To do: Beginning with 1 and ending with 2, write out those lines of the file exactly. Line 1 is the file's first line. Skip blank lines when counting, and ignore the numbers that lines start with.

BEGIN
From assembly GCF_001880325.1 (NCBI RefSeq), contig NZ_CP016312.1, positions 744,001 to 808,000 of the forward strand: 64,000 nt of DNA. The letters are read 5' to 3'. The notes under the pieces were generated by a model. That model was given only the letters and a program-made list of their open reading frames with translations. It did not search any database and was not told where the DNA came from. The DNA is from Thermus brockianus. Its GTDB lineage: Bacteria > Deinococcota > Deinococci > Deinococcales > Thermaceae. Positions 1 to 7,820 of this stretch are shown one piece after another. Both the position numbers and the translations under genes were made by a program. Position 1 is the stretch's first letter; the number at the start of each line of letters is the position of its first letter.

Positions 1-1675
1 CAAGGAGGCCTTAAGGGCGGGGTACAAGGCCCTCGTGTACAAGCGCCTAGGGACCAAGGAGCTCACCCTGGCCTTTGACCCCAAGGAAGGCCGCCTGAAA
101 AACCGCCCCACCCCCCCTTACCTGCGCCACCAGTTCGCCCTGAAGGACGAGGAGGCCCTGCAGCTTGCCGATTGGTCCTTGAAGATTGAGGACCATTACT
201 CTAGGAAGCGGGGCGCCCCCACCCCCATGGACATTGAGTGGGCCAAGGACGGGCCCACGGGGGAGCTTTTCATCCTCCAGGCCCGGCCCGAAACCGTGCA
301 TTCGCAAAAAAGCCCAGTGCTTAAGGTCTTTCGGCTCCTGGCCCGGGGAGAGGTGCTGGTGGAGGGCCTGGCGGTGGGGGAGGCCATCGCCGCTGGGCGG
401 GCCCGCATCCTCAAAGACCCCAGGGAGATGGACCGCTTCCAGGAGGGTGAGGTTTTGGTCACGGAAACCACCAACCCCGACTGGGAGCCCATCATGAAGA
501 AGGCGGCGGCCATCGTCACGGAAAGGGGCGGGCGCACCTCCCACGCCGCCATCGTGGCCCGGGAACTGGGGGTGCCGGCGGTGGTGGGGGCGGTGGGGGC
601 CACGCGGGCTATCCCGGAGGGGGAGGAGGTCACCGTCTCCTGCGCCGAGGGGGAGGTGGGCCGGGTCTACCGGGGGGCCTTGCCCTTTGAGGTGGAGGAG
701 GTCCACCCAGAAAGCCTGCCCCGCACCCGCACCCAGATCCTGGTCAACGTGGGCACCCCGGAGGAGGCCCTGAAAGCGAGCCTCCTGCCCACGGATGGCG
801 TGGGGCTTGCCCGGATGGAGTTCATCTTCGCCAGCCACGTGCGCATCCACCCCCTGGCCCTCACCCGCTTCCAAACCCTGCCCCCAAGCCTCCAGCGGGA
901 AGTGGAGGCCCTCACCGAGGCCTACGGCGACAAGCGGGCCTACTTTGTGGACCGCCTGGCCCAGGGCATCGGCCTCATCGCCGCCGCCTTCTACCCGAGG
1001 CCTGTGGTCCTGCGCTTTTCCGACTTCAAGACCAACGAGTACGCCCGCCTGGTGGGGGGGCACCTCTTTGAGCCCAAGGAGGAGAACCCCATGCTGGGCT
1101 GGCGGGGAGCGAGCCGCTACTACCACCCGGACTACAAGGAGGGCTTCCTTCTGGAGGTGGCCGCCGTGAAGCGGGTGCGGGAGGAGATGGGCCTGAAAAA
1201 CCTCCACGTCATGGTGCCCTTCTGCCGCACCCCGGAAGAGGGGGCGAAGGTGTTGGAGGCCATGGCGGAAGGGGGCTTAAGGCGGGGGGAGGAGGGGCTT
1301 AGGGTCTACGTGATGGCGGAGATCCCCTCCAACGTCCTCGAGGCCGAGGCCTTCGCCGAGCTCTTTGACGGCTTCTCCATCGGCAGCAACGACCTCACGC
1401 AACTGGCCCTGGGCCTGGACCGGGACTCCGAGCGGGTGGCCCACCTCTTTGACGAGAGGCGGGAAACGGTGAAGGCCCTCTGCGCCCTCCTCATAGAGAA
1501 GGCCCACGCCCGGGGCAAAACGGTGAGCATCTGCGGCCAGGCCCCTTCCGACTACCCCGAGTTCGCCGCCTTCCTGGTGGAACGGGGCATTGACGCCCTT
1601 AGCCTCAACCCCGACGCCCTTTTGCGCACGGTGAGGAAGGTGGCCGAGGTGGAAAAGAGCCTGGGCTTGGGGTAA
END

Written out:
From assembly GCF_001880325.1 (NCBI RefSeq), contig NZ_CP016312.1, positions 744,001 to 808,000 of the forward strand: 64,000 nt of DNA. The letters are read 5' to 3'. The notes under the pieces were generated by a model. That model was given only the letters and a program-made list of their open reading frames with translations. It did not search any database and was not told where the DNA came from. The DNA is from Thermus brockianus. Its GTDB lineage: Bacteria > Deinococcota > Deinococci > Deinococcales > Thermaceae. Positions 1 to 7,820 of this stretch are shown one piece after another. Both the position numbers and the translations under genes were made by a program. Position 1 is the stretch's first letter; the number at the start of each line of letters is the position of its first letter.

Positions 1-1675